Posted by: bkivey | 23 November 2012

Unemcumbered By Facts

One of the transformative technologies, after fire, tool making, agriculture, and sanitation, is information dissemination. People started with language, then developed writing and reading, and moved on to mass information storage. All of our information tech today is just more sophisticated versions of clay tablets and knotted rope. While it’s true that not everything is on the Internet, if you’re reading this, you have access to just about anything you might care to know. Thus, the ignorance of simple facts is nearly beyond belief.

The prevalence of this sort of ignorance was brought home to me when looking at the comments on this article. The piece deals with a potential discovery made by the Martian Curiosity rover. While the article is primarily speculation, the arguments made in the comments using false information are astounding. We’re not talking about esoteric knowledge here, but an ignorance of basic, easily verifiable facts.

For example:

“I am afraid that the 50 degrees below zero, no water to speak of and almost no carbon dioxide would preclude any earth type plant life from living on Mars.”

[On the Martian atmosphere]

“More CO2 mean a greenhouse effect making the planet warmer and easier to terraform.”

Both of these folks seem to under the impression that there’s almost no CO2 on Mars. Way back when, in about the fourth grade, I learned that the Martian atmosphere was nearly all CO2. But let’s say you were sleeping in science class, or your rock star lifestyle has fried your brain. If you’re reading an article online, you’re already on the web! How the hell hard is it to open a tab, type ‘mars atmosphere’ in your favorite browser, and look it up?

I’ll tell you how hard it is. The very first result under that query is the Atmosphere of Mars article on Wikipedia. The very first sentence of that article, given in the result block, is

“The atmosphere of Mars is, like that of Venus, composed mostly of carbon dioxide though far thinner.”

You don’t even have to leave the damn search page. Don’t trust Wikipedia? The second result is from space.com, a reputable website for things extraterrestrial. Clicking on the link takes you to a page informing you that the atmosphere of Mars is 95% CO2. So if you think that there’s a paucity of CO2 in the Martian atmosphere, in under ten seconds you can find two corroborating sources telling you that this is not so.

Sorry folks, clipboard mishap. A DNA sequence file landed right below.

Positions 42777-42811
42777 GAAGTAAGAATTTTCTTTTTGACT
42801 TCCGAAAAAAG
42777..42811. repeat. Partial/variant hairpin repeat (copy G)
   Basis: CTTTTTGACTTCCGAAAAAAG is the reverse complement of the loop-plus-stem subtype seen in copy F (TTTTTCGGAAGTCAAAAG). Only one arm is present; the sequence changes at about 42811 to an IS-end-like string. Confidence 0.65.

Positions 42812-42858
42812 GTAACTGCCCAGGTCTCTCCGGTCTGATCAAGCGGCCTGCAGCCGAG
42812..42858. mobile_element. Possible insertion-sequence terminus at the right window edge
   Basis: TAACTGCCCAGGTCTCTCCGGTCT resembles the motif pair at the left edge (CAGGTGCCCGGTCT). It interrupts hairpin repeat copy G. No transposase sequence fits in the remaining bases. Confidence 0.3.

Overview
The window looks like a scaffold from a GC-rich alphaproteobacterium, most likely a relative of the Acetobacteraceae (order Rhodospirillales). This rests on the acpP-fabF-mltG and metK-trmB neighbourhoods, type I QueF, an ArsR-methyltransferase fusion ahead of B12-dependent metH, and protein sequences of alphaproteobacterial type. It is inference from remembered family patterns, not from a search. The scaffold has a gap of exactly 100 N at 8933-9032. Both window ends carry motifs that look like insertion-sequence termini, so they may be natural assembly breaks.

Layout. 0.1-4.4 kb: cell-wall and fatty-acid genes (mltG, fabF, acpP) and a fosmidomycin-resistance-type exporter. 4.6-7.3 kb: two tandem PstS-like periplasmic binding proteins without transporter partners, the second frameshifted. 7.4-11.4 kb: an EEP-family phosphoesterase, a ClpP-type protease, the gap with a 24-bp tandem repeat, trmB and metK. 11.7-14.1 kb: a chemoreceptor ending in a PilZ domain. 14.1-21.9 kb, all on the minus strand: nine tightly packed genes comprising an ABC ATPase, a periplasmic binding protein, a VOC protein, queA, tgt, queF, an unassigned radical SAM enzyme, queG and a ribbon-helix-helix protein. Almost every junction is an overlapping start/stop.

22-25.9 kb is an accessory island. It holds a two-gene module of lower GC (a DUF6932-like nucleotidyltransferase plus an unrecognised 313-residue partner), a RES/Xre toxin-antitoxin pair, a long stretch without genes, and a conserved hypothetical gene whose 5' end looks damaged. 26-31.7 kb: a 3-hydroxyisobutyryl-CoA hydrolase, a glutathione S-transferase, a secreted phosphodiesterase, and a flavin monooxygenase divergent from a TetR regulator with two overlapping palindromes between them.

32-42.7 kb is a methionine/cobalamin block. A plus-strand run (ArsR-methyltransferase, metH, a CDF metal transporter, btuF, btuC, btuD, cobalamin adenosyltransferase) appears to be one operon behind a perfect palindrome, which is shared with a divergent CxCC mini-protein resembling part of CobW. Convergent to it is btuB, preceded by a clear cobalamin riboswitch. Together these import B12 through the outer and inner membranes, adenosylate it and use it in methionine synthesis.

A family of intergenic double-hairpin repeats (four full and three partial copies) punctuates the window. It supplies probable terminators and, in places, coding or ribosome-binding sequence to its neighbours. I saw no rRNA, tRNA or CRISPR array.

This is just one example of the type of ignorance that’s way more prevalent than it ought to be. Ignorance is a normal part of the human condition, and no one can know everything, or even most of anything. Up until very recently, knowledge was hard to come by, and learning was, to varying extents, resource intensive. Now most people in the developed world, and a large percentage in the not-so-developed parts of the globe, have access to stupendous amounts of information. Why, then, do so many people insist on making public utterances unencumbered by facts?

My impression is that there’s a paradox at work. It seems the more accessible information is, the more people refuse to make use of it. Usually, the more plentiful a resource is, the more people tend to exploit it. Yet, the reverse seems to be true regarding information. I don’t know if the refusal to consult easily available information is a defense mechanism to avoid learning facts inconsistent with one’s opinions, but I suspect that this paradox has a general form, and that there’s a name for it.

I was talking about my blog with a client, and I mentioned that I may spend several hours researching my hypotheses. On occasion, I’ve discovered that some things I thought were so, weren’t, and I’ve either had to significantly modify the post, or discard it altogether. In the same vein, most of the blogs I read require your ‘A’ game in the comments, because if you say something ignorant, you’re going to look foolish in front of people whom you don’t want to embarrass yourself.

25 years ago it would have been understandable to be ignorant of things like the composition of the Martian atmosphere. Most people didn’t (and don’t) care, and finding out meant going to a library and looking up the information in a book. Now, there’s just no excuse for offering an opinion, especially an opinion online, without doing some basic research.

Word Watch

From a hip-hop website, I found the word ‘introspecting’. From the construction, it appears the word means the state of being introspective. So, let’s use it in a sentence.

“Yo man, where be James?”

“Check it, my brother. That mofo be stone cold introspecting.”

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